Charles Wesley, M.A. was the great hymn-writer of the Wesley family, perhaps, taking quantity and quality into consideration, the great hymn-writer of all ages. Charles Wesley was the youngest son and 18th child of Samuel and Susanna Wesley, and was born at Epworth Rectory, Dec. 18, 1707. In 1716 he went to Westminster School, being provided with a home and board by his elder brother Samuel, then usher at the school, until 1721, when he was elected King's Scholar, and as such received his board and education free. In 1726 Charles Wesley was elected to a Westminster studentship at Christ Church, Oxford, where he took his degree in 1729, and became a college tutor. In the early part of the same year his religious impressions were much deepene… Go to person page >
Rejoice, rejoice, ye fallen race. C. Wesley. [Whitsuntide.] Published in Hymns and Sacred Poems, 1742, p. 165, in 12 stanzas of 4 lines, and headed “Hymn for the Day of Pentecost." (P. Works, ii. p. 227.) The following centos are in part, or in full from this hymn:—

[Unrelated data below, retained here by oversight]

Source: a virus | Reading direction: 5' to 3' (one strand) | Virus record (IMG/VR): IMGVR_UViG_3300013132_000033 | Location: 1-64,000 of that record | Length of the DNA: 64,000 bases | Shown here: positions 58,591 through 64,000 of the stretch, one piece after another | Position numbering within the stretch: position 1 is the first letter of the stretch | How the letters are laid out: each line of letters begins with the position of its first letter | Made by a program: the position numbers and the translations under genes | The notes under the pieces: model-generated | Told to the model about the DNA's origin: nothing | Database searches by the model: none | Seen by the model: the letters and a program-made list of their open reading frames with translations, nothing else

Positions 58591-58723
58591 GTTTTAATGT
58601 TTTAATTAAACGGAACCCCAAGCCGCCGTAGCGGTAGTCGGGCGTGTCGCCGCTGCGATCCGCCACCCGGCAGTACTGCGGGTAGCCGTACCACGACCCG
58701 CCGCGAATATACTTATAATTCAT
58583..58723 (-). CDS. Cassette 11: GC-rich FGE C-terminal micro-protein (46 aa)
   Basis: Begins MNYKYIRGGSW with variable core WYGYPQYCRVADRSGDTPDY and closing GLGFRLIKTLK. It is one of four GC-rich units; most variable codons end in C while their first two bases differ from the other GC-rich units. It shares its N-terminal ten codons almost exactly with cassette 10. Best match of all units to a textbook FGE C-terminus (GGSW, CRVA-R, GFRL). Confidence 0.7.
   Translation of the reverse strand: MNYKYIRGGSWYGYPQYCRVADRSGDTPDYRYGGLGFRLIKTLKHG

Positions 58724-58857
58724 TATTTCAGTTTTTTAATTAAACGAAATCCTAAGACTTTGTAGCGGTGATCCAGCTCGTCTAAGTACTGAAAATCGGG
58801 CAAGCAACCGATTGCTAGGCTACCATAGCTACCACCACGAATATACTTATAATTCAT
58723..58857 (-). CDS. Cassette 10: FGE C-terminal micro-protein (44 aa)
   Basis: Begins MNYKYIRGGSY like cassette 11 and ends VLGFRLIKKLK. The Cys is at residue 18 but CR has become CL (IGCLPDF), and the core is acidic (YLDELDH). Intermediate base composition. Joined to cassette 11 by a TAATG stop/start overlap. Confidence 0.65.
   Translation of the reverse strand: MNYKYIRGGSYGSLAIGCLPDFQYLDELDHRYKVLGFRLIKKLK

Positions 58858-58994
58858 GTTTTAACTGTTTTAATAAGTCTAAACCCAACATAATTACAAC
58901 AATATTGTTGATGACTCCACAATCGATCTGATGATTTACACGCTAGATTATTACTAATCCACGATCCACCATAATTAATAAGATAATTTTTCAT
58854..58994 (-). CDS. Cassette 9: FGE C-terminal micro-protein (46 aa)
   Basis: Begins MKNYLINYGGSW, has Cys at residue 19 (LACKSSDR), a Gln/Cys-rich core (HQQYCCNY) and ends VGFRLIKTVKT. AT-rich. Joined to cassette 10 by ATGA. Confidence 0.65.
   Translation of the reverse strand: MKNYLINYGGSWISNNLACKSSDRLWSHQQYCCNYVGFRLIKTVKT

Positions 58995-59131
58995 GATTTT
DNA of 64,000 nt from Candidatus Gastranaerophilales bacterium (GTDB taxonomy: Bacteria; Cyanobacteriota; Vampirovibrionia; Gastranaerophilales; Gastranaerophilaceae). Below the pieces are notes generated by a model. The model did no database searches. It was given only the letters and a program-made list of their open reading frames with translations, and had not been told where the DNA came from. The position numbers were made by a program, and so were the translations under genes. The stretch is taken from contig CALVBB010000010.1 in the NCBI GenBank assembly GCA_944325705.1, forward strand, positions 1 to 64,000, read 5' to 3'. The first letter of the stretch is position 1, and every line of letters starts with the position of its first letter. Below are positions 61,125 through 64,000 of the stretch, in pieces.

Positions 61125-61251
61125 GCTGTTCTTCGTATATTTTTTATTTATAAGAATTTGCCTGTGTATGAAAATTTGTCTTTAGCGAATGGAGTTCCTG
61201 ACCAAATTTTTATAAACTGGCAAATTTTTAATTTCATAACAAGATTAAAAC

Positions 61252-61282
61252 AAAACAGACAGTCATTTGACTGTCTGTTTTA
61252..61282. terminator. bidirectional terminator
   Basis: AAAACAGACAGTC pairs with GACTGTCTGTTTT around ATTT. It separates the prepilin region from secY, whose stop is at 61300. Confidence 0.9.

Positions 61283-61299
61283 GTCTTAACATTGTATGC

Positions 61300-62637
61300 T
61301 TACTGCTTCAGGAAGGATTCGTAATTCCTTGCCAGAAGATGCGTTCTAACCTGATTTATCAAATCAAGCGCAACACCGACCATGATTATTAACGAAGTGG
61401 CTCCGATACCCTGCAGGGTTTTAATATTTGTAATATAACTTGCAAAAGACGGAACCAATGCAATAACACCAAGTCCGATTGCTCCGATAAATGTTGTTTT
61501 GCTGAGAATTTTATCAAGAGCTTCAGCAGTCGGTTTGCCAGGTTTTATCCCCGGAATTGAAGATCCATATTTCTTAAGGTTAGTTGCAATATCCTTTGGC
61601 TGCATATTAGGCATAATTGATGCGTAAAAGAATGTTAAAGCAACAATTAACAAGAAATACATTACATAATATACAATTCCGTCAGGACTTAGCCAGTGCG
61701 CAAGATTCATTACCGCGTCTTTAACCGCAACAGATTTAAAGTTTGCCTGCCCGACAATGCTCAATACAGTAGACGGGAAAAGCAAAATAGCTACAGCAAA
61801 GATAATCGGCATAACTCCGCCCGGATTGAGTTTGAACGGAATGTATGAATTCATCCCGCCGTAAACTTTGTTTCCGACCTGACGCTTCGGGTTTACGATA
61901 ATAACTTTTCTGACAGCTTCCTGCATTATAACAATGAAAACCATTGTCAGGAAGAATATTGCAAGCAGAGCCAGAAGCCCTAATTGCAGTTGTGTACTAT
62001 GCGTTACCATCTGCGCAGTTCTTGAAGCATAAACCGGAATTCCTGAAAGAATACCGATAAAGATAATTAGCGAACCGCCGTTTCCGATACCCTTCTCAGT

1. Our Jesus is gone up on high. Composed of st. ii.-ix. in the revised edition of the Wesleyan Hymn Book, 1875.
2. Lord, we believe to us and ours. Composed of st. v., vii.-ix., xi., and given as a Hymn for Ember Days in Mercer's Church Psalter & Hymn Book, Oxford ed., 1804.
3. Come, Holy Spirit, raise our song. This cento is composed of st. i.-iii. from R. C. Brackenbury's Sacred Poems & Hymn, 1792: and the rest from this hymn by C. Wesley. It was given in this form in the Wesleyan Hymn Book, 1830, but omitted in 1875.
--John Julian, Dictionary of Hymnology (1907)